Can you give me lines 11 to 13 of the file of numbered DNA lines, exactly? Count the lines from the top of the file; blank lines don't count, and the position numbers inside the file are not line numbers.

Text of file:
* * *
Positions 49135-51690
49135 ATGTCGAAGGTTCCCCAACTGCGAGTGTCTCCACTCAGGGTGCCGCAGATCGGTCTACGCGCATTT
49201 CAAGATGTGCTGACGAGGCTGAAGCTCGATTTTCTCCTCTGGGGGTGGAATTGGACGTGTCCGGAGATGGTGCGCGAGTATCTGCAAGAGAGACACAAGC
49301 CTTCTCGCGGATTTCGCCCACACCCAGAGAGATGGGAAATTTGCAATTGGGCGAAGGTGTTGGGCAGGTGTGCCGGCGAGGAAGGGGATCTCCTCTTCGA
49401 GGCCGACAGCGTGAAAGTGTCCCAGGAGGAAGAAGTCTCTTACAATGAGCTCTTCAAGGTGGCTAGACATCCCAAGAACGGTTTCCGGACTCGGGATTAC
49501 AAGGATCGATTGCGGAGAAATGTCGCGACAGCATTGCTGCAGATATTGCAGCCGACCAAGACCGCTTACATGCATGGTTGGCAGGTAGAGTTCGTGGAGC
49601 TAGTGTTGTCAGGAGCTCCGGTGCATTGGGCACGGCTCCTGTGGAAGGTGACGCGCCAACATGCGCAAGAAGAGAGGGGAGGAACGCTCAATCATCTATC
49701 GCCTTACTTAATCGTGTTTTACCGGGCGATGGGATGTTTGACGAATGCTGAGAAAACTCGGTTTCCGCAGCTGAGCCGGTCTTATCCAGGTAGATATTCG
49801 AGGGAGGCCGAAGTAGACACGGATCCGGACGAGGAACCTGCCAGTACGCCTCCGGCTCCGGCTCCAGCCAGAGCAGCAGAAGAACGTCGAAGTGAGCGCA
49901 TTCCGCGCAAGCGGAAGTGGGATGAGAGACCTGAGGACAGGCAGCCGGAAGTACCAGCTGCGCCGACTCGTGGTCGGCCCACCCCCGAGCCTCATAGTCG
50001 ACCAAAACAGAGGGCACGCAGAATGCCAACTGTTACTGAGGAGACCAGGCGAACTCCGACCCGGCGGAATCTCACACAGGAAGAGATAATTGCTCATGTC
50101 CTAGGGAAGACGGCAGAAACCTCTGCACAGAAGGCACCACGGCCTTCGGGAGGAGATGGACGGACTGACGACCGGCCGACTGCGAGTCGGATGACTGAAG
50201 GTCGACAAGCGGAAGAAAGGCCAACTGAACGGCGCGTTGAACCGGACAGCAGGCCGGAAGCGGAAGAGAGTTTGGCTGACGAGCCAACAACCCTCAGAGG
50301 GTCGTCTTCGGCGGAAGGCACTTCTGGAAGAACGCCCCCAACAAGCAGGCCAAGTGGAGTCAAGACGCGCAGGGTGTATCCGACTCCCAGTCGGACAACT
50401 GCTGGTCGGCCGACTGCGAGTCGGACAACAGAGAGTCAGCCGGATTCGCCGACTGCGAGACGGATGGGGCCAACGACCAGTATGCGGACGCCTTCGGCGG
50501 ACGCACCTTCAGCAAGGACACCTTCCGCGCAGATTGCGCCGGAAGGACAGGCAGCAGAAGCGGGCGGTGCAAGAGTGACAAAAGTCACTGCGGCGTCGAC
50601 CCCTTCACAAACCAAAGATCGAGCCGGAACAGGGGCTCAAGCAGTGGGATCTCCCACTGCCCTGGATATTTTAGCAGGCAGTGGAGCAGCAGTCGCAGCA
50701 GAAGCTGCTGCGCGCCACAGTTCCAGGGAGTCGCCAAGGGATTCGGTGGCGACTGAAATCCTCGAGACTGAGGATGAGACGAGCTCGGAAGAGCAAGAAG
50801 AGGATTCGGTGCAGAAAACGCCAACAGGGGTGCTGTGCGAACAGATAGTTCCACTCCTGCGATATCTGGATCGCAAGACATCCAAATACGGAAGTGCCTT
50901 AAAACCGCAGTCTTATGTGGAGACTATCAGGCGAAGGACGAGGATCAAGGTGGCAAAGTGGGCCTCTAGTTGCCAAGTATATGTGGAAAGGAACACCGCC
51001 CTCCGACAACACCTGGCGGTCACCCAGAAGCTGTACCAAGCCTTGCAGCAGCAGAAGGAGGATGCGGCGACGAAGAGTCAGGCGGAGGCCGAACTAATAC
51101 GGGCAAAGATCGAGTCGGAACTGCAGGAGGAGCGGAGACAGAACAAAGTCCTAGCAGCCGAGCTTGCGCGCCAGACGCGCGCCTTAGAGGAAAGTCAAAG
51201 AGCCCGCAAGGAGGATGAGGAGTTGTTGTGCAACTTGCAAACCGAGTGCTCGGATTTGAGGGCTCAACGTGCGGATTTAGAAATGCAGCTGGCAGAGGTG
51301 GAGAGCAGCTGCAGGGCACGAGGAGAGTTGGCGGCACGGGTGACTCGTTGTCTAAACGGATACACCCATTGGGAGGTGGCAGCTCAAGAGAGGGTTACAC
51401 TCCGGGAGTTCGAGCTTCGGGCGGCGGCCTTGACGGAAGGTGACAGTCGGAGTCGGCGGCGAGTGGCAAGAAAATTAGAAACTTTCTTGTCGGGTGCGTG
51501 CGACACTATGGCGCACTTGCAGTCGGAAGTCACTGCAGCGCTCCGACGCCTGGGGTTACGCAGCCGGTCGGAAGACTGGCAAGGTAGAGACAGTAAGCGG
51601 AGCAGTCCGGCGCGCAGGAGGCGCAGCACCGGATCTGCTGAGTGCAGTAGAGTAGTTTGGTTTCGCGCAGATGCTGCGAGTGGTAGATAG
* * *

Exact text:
50001 ACCAAAACAGAGGGCACGCAGAATGCCAACTGTTACTGAGGAGACCAGGCGAACTCCGACCCGGCGGAATCTCACACAGGAAGAGATAATTGCTCATGTC
50101 CTAGGGAAGACGGCAGAAACCTCTGCACAGAAGGCACCACGGCCTTCGGGAGGAGATGGACGGACTGACGACCGGCCGACTGCGAGTCGGATGACTGAAG
50201 GTCGACAAGCGGAAGAAAGGCCAACTGAACGGCGCGTTGAACCGGACAGCAGGCCGGAAGCGGAAGAGAGTTTGGCTGACGAGCCAACAACCCTCAGAGG